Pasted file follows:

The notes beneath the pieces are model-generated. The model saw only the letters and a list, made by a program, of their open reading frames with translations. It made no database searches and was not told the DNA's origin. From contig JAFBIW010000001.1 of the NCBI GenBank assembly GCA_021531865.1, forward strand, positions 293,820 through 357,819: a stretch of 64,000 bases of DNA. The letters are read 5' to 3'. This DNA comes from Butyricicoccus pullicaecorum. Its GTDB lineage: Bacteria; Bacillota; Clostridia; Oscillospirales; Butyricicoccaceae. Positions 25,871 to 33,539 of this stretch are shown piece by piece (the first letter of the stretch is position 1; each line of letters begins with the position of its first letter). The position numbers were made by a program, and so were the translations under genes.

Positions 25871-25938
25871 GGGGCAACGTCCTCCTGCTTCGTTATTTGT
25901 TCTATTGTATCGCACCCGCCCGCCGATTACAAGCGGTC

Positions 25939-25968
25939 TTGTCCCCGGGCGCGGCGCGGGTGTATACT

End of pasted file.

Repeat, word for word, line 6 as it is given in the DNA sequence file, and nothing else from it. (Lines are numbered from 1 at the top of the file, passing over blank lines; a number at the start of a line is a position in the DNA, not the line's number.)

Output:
25939 TTGTCCCCGGGCGCGGCGCGGGTGTATACT